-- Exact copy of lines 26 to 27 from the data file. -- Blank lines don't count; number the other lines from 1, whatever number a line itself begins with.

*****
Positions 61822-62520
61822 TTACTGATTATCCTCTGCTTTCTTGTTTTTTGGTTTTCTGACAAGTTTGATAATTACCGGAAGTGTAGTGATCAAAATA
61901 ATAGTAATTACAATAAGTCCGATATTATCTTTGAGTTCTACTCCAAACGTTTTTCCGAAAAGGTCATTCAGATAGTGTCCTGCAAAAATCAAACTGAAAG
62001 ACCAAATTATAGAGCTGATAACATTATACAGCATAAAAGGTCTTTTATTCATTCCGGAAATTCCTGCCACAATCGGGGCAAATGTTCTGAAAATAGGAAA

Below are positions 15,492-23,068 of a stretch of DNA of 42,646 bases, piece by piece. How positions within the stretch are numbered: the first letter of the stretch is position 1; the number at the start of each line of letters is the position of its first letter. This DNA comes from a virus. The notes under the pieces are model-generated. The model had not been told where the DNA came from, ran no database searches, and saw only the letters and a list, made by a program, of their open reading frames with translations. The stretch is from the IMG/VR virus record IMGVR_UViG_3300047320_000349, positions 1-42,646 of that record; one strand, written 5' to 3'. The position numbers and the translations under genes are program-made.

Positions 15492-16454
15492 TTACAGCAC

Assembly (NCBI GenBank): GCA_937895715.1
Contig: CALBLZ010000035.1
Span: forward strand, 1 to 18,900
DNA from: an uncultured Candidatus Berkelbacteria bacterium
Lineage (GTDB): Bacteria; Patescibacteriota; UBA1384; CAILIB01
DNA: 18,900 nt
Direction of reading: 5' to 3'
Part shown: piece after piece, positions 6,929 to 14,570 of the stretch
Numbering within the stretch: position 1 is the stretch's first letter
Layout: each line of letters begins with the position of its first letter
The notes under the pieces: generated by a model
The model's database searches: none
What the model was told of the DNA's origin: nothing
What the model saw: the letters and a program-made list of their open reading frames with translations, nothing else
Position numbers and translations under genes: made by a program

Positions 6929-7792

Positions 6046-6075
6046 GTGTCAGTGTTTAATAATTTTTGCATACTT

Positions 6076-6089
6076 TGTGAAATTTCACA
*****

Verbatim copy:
Positions 6076-6089
6076 TGTGAAATTTCACA